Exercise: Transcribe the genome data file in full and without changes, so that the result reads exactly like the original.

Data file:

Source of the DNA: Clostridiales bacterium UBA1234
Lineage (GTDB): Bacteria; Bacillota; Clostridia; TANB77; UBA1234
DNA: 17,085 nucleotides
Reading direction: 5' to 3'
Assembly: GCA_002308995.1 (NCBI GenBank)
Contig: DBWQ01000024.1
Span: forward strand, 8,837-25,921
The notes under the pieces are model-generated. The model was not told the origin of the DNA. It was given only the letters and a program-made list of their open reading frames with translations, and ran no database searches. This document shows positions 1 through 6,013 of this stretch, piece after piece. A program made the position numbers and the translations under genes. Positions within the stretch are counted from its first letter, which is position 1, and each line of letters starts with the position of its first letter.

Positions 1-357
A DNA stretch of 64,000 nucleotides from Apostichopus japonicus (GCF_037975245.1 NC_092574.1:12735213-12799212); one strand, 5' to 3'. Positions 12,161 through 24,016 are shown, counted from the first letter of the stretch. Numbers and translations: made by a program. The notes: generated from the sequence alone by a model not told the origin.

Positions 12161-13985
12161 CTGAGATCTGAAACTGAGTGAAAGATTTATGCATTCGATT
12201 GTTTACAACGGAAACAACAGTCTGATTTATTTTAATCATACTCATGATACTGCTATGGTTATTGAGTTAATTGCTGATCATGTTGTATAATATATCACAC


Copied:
Source of the DNA: Clostridiales bacterium UBA1234
Lineage (GTDB): Bacteria; Bacillota; Clostridia; TANB77; UBA1234
DNA: 17,085 nucleotides
Reading direction: 5' to 3'
Assembly: GCA_002308995.1 (NCBI GenBank)
Contig: DBWQ01000024.1
Span: forward strand, 8,837-25,921
The notes under the pieces are model-generated. The model was not told the origin of the DNA. It was given only the letters and a program-made list of their open reading frames with translations, and ran no database searches. This document shows positions 1 through 6,013 of this stretch, piece after piece. A program made the position numbers and the translations under genes. Positions within the stretch are counted from its first letter, which is position 1, and each line of letters starts with the position of its first letter.

Positions 1-357
A DNA stretch of 64,000 nucleotides from Apostichopus japonicus (GCF_037975245.1 NC_092574.1:12735213-12799212); one strand, 5' to 3'. Positions 12,161 through 24,016 are shown, counted from the first letter of the stretch. Numbers and translations: made by a program. The notes: generated from the sequence alone by a model not told the origin.

Positions 12161-13985
12161 CTGAGATCTGAAACTGAGTGAAAGATTTATGCATTCGATT
12201 GTTTACAACGGAAACAACAGTCTGATTTATTTTAATCATACTCATGATACTGCTATGGTTATTGAGTTAATTGCTGATCATGTTGTATAATATATCACAC